|• Mayor||Giorgi Chighvaria |
|• Total||67.7 km2 (26.1 sq mi)|
|Elevation||200 m (700 ft)|
|• Density||2,200/km2 (5,600/sq mi)|
|Time zone||UTC+4 (Georgian Time)|
|• Summer (DST)||UTC+5|
|Area code(s)||(+995) 431|
Kutaisi (//, Georgian: ქუთაისი [kʰutʰɑisi]) is the third-most populous city in Georgia, traditionally, second in importance, after the capital city of Tbilisi. Situated 221 kilometres (137 miles) west of Tbilisi, on the Rioni River, it is the capital of the western region of Imereti. Historically one of the major cities of Georgia, it served as the capital of the Kingdom of Georgia in the Middle Ages and later as the capital of the Kingdom of Imereti. From October 2012 to December 2018, Kutaisi briefly was the seat of the Parliament of Georgia as an effort to decentralise the Georgian government.
- 1 History
- 2 Geography
- 3 Culture
- 4 Sport
- 5 Main sights
- 6 Economy
- 7 Transport
- 8 Local celebrations
- 9 Notable natives
- 10 International relations
- 11 See also
- 12 References
- 13 External links
Kutaisi was the capital of the ancient Kingdom of Colchis. Archaeological evidence indicates that the city functioned as the capital of the kingdom of Colchis in the sixth to fifth centuries BC. It's believed that, in Argonautica, a Greek epic poem about Jason and the Argonauts and their journey to Colchis, author Apollonius Rhodius considered Kutaisi their final destination as well as the residence of King Aeëtes.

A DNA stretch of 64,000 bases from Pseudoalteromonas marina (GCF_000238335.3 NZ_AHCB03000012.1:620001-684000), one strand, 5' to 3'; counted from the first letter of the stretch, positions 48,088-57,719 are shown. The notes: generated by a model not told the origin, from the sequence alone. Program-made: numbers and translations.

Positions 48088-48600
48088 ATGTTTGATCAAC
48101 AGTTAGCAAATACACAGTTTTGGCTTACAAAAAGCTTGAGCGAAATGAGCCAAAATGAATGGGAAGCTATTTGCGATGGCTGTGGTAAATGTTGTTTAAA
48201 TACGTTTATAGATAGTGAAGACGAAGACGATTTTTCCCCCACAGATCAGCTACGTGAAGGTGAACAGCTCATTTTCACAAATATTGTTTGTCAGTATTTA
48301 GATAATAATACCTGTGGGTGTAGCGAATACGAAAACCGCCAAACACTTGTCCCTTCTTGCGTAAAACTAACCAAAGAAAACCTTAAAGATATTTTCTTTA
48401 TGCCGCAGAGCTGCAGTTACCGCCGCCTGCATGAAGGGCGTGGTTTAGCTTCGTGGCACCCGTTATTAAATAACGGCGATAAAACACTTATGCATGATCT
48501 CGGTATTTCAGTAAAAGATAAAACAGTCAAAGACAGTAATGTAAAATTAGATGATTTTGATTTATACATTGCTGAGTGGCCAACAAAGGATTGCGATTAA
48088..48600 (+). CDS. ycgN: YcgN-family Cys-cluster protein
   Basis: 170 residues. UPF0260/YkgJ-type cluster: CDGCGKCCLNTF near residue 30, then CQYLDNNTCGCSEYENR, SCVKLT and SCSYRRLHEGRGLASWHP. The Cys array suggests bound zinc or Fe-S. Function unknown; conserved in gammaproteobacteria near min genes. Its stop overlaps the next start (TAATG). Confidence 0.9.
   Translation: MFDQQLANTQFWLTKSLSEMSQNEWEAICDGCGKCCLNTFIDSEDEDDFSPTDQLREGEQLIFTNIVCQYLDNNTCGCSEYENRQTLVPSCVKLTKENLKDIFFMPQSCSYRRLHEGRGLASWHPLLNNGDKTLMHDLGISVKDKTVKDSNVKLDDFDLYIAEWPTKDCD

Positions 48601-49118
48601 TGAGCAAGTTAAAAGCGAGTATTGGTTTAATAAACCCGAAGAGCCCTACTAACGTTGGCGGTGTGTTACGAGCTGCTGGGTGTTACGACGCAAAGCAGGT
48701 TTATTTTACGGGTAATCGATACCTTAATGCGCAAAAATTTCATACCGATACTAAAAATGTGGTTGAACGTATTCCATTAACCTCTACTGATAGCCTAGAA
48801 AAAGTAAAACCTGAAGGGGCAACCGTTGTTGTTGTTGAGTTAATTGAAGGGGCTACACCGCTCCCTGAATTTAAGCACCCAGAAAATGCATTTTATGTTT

Later it was capital of the kingdom of Lazica until being occupied briefly by the Arabs. An Arab incursion into western Georgia was repelled by Abkhazians jointly with Lazic and Iberian allies in 736, towards c.786, Leon II won his full independence from Byzantine and transferred his capital to the Kutaisi, thus unifying Lazica and Abasgia via a dynastic union. The latter led the unification of Georgian monarchy in the 11th century.
From 1008 to 1122, Kutaisi served as capital of the united Kingdom of Georgia, and from the 15th century until 1810, it was the capital of the Imeretian Kingdom. In 1508, the city was conquered by Selim I, who was the son of Bayezid II, the sultan of the Ottoman Empire.